|Bid||0.00 x 0|
|Ask||0.00 x 0|
|Day's Range||27.98 - 28.27|
|52 Week Range||25.48 - 29.75|
|PE Ratio (TTM)||N/A|
|Expense Ratio (net)||0.38%|
When it comes to investing in dividend funds, there are a few trade-offs to be aware of. Of course, everyone is looking for low-cost dividend funds, and yet low-cost dividend funds usually mean passively managed exchange-traded funds or mutual funds. Expenses are going to rise as you move into higher-yielding securities that require more active management.
For years, many investors did not associate small-cap stocks with dividends. Even today, the Russell 2000 Index and the S&P SmallCap 600 Index, two of the most widely followed gauges of U.S. smaller companies, yield an average of 1.2% on a trailing 12-month basis.
Smaller stocks paying dividends are generally more mature and profitable, a welcome find for retirees in search of new sources of investing income in retirement.
Dividend stocks will continue to gain popularity in 2018, as many investors struggle to find consistent sources of income. After all, despite talk of rising interest rates the 10-year T-Note yields about 2.3% right now and CDs at your local bank rarely crack the 1.3% mark.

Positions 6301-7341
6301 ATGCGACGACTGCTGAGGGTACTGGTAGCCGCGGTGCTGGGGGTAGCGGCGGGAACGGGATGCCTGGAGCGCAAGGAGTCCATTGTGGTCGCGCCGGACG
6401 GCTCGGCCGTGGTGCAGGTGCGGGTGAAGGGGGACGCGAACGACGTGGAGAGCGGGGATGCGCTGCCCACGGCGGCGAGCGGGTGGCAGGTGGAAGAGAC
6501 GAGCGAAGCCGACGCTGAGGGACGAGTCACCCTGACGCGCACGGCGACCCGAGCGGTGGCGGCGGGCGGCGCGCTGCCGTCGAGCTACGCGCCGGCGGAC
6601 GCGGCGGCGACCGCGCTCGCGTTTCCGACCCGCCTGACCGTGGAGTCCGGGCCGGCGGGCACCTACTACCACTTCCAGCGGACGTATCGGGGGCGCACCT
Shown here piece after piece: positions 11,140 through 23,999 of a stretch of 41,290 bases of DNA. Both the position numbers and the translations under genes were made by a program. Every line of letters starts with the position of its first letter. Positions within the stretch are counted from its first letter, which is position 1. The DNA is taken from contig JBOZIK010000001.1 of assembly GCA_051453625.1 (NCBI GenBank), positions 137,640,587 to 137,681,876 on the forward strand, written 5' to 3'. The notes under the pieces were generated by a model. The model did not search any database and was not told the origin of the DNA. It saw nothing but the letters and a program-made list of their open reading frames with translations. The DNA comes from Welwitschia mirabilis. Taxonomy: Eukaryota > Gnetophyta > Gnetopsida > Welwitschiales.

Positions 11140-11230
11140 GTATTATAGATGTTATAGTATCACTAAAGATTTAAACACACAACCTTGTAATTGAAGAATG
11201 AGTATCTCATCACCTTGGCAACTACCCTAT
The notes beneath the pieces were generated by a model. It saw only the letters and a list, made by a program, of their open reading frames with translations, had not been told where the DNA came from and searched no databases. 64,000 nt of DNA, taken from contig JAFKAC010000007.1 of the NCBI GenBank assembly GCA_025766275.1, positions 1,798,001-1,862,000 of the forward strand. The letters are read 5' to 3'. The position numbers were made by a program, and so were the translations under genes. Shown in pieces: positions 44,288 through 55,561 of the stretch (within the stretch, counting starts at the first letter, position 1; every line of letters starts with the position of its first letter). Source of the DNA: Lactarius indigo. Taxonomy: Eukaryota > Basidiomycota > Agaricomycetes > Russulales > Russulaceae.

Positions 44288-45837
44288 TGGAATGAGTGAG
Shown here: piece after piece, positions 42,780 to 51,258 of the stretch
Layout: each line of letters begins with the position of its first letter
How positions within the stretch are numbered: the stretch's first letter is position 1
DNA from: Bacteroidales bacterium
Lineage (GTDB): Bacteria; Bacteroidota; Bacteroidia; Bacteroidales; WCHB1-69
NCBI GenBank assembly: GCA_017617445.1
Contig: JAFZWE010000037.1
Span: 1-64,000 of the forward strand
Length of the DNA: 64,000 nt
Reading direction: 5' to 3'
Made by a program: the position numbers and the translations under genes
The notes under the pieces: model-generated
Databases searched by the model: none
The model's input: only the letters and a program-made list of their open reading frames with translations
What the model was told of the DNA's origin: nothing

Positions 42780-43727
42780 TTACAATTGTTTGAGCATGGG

When it comes to investing, small-cap stocks beat large caps as the best ETFs to buy. After all, it’ll take a lot of a behemoth like International Business Machines Corp. (NYSE:IBM) to get the ship moving. Which is why small-cap stocks have tacked on an extra 253% in cumulative extra returns over large-cap stocks.
Key U.S. index funds remained narrowly mixed Monday as the tech-heavy Nasdaq composite led the upside.
In this part, we’ll look at Simon Property Group (SPG). Engaged in real estate investment around the world, this retail REIT saw its revenue growth slow from 8% in 2015…
Investing in small-caps, even exchange traded funds, can be trying because smaller stocks are consistently more volatile than their larger peers. Even in good years for small-caps, investors will usually ...